San Francisco has a pretty high count of skate parks within the city. Some are now points of legend (Potrero, Treasure Island), some wane and wax like the moon (SOMA, Rosa Parks), and some fall beneath the cracks for one reason or another (Crocker, Hilltop – which stands on the ground of SF’s first real park, the Dish). Adding another city sanctioned skate area sometimes comes with some critique, but when UN Plaza was announced recently as a skate plaza sitting right outside the Civic Center BART station, the overall populace seemed optimistic.
For one, turning an area that people normally skated anyways, but had fallen victim to some of SF’s modern social and economic problems, into a sanctioned plaza will be a welcomed change. Tourists in the area will be stoked, and young locals will have easy access via the city’s public transit. Second, Austin Kanfoush was the builder for this project, so naturally, skaters got to have a say in how this place should be built. And third, the plaza hosts a number of obstacles within to cater to all different types of skaters. A bank based on the China Banks (complete with a ledge in the middle) closes it in from Market Street, while a bump over flat, multiple ledges, a pyramid, a volcano and a long kinked curb are scattered throughout. There truly is something here for everyone to skate.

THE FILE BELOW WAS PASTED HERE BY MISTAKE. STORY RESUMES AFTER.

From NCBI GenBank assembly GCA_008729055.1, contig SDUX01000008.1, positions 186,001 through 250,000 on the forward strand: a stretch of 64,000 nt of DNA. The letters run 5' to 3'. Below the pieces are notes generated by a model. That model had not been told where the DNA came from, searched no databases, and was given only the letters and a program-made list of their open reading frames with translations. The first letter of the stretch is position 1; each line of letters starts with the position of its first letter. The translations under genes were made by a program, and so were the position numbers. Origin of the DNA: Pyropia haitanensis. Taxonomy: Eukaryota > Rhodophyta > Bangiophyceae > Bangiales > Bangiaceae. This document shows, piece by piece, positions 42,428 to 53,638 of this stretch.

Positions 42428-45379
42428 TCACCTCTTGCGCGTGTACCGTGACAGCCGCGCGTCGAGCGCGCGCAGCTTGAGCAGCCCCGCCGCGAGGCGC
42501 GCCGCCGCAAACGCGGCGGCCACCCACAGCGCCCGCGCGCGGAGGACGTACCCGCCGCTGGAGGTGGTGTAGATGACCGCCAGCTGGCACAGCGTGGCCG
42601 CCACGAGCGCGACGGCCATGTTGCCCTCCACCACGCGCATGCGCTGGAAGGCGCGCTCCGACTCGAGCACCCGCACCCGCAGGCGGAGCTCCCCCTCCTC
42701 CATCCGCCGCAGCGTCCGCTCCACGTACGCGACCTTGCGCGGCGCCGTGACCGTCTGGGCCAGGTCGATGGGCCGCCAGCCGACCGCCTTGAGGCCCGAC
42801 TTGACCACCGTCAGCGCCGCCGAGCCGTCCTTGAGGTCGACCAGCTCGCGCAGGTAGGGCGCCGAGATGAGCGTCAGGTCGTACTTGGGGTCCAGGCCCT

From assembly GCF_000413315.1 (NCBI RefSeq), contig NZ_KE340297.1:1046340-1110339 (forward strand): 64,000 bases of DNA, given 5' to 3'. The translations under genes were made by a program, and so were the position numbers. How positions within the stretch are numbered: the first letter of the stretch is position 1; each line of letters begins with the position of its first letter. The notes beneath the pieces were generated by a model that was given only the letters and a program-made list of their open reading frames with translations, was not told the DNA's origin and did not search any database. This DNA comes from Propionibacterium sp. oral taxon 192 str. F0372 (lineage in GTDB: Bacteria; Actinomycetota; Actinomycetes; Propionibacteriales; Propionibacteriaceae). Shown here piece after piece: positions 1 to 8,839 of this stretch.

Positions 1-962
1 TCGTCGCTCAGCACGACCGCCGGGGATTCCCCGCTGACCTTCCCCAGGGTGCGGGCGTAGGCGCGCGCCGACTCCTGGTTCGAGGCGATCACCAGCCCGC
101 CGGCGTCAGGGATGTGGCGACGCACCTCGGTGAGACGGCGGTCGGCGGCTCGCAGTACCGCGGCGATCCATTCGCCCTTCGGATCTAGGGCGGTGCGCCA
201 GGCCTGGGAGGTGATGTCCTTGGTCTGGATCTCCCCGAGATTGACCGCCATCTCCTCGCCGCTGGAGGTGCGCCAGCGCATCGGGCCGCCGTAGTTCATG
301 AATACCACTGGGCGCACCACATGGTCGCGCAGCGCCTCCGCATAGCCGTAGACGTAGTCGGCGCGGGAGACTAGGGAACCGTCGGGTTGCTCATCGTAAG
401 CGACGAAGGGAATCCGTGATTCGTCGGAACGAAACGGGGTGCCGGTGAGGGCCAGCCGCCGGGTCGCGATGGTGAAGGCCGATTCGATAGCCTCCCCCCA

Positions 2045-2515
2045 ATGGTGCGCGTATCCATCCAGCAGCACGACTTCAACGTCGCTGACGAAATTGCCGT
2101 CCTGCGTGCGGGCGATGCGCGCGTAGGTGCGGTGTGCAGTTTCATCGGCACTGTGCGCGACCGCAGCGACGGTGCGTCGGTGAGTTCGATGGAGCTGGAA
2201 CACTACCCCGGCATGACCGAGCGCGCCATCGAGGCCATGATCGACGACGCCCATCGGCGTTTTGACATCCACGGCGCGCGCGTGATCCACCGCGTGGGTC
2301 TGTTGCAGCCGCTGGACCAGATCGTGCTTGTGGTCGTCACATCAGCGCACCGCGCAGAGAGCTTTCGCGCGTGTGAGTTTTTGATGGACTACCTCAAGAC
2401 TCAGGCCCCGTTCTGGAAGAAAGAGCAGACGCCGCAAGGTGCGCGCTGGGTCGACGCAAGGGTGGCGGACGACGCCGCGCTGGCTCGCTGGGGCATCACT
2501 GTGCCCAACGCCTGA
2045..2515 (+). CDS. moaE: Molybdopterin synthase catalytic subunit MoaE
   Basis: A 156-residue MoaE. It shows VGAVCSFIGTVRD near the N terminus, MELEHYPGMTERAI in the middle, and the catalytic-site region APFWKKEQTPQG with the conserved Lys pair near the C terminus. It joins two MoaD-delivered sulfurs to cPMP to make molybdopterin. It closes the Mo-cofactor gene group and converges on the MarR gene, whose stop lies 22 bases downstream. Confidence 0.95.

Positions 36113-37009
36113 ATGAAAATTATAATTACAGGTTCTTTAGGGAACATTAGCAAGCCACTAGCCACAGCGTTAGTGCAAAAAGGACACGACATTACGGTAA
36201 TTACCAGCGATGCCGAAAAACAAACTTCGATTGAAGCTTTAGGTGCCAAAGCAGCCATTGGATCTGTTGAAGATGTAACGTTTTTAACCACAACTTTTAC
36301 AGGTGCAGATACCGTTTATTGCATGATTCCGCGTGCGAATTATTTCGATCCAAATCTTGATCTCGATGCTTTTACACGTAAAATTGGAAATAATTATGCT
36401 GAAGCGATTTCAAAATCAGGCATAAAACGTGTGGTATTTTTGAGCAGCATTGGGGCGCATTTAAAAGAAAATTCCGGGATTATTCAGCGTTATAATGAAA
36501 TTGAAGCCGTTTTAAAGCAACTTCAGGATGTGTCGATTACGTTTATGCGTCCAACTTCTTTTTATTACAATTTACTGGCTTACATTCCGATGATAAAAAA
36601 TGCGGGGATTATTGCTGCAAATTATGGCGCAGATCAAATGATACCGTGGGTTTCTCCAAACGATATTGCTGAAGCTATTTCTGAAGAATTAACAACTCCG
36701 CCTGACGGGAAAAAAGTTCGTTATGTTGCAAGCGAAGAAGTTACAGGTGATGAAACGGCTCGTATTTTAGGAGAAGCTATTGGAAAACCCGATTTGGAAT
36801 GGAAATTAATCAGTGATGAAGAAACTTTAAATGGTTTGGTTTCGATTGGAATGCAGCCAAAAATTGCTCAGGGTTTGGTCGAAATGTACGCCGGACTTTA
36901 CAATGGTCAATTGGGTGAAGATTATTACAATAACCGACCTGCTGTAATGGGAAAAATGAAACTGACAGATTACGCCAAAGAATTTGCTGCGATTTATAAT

With the public engaged, skaters having a new spot to gather, and the support of local politicians (for now), UN Plaza kicks off a new era in San Francisco. The festivities featured speeches from the head of SF Rec and Park, the chief of police, Mayor London Breed, but of course, our scene was represented by two of the finest: Chico Brenes and SF Skate Club founder Shawn Connolly. Shawn made a passionate speech, reflecting on the plaza in a different time when he used to get all you can eat hotcakes at the nearby Carl’s Jr. “A skate park or a skate spot for some of us, although it may seem like an exaggeration, is another word or a way of saying ‘home.'” Shawn isn’t wrong here. As somebody who has done that for countless youth in this city, he knows what he’s talking about, but his finest wisdom came at the very end. “Keep working, keep striving, keep growing. Fall down 7 times, get up 8.”
San Francisco’s skate scene will always be getting back up, as long as wheels ride over the bricks every day making those sounds that soothe our souls.
Enjoy this gallery below shot by Theodore Maider.